Massive rise in bed closures
The total number of closed beds in the health service has spiralled by nearly 40% since January, according to new figures.
There were 1,672 beds closed in early January, but total closures now stand at 2,317. This figure comprises both acute hospital beds and beds in long-stay and continuing care centres.
The number of closed acute hospital beds has jumped by just over 10% since January and now stands at 1,348.
And according to figures from the Irish Nurses and Midwives Organisation (INMO), the number of closed long-stay beds has more than doubled - from 449 to 969 since January.
Adding in the current total of 800 delayed discharge patients currently occupying acute beds to acute beds closed, there are now 2,158 acute beds alone unavailable in the system.
The number of closed beds has increased considerably in some hospitals since January.
At the beginning of the year, there were no beds closed at the Mater in Dublin, according to the INMO figures, but now there are 61 beds closed there.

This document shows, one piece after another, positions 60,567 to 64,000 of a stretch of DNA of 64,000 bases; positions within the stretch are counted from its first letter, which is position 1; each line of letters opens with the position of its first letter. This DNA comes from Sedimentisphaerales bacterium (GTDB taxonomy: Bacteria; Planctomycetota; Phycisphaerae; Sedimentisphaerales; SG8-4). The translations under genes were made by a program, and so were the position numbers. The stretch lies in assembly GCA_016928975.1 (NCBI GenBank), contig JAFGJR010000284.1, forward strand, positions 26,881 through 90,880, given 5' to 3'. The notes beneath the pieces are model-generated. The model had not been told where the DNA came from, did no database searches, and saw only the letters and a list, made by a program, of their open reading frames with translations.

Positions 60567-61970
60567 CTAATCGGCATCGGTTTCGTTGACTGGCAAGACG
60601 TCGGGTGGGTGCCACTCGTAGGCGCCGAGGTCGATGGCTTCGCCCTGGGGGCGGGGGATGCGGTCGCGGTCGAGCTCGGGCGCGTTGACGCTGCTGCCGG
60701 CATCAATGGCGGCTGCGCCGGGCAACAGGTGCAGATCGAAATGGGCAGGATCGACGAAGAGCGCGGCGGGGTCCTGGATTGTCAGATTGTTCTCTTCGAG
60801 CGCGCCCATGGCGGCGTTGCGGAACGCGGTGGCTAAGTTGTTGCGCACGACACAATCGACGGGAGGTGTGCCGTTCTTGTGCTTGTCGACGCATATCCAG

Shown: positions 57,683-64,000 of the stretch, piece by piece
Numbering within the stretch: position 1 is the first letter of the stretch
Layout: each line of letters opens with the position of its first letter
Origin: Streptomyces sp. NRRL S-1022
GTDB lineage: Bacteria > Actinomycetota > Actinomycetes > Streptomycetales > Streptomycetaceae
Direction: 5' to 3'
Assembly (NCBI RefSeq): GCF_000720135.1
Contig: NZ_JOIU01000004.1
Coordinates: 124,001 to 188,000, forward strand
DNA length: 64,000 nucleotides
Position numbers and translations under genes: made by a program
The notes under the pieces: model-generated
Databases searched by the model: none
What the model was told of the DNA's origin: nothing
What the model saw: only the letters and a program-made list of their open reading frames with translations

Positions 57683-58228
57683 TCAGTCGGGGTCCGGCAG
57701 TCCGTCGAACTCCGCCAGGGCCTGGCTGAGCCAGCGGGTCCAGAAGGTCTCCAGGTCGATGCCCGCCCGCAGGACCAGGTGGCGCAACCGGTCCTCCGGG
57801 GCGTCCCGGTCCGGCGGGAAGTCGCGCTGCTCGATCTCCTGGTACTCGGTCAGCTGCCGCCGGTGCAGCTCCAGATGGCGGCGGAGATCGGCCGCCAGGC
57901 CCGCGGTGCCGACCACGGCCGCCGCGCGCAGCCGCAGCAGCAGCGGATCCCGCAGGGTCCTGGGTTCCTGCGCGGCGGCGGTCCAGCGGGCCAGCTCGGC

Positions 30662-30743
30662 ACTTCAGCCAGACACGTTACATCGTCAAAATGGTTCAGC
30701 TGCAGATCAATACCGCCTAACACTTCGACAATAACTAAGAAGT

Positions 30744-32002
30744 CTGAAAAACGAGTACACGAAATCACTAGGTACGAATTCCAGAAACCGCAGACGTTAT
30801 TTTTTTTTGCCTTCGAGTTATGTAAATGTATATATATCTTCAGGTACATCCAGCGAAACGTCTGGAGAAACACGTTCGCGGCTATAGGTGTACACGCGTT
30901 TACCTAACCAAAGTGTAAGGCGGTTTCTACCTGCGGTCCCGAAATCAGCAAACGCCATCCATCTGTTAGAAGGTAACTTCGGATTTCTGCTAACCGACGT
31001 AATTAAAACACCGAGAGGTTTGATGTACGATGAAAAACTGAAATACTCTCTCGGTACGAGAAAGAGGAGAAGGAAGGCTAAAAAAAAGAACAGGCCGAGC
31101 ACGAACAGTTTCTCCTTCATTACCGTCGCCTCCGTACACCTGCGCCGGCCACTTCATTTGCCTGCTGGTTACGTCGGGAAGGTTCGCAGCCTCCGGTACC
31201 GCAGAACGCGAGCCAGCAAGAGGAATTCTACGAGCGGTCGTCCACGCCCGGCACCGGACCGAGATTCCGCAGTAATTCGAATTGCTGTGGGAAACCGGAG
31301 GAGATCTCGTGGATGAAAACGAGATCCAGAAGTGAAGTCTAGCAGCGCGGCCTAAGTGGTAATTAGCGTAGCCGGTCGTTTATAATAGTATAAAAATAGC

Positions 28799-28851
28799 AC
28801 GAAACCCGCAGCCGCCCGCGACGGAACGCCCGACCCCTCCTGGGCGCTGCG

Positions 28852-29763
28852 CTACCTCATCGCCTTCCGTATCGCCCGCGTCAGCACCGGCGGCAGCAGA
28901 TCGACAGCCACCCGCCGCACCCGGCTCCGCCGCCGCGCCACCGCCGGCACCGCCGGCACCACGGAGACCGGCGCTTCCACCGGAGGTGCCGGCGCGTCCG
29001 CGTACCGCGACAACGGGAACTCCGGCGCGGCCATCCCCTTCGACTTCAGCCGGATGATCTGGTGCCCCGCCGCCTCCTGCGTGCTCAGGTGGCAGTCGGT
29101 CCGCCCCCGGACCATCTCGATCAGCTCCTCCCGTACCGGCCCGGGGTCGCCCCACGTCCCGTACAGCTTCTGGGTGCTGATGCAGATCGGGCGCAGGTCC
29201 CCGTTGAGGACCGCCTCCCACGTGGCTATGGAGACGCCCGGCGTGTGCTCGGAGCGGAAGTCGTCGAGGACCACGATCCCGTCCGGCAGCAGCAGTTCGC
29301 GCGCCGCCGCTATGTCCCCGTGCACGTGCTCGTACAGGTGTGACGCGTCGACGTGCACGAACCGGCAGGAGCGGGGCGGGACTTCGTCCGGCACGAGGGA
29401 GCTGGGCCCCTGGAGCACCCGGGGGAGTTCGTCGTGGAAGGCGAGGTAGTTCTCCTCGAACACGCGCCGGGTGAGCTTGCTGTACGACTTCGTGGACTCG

However, the Mater has disputed the figure published by the INMO.
A spokesman said the hospital's bed complement was 644 at the start of 2010 and was 613 at the end of 2010. The bed total as of this month now stood at 600, according to the Mater.
At Connolly Hospital in Dublin there were 32 beds closed in January, but now the figure is 44.
Merlin Park Hospital in Galway has seen its beds closures increase from 70 to 91 since January, according to the INMO.
The South Infirmary Victoria in Cork has seen its bed closures rise from 27 to 55 and Sligo General's bed closures have increased from 66 to 70.
The Mid-Western Regional Hospital in Limerick has seen an increase in bed closures from six to 35 since the start of the year, while Waterford Regional's closures have doubled from six to 12.
Health Minister James Reilly told the Dail back in April that there were around 1,000 acute beds closed and said he had no intention of reducing bed capacity any further.
The Minister at the time said waiting lists were at their current levels as there was insufficient capacity within the system.
However, with hospitals massively in the red as the year has progressed, some have been forced to close more beds.
Hospital treatment waiting lists have increased by 40% since the start of the year.
The HSE has since earlier this year stopped publishing its monthly estimate of acute bed closure numbers in its hospitals.
[Posted: Thu 20/10/2011]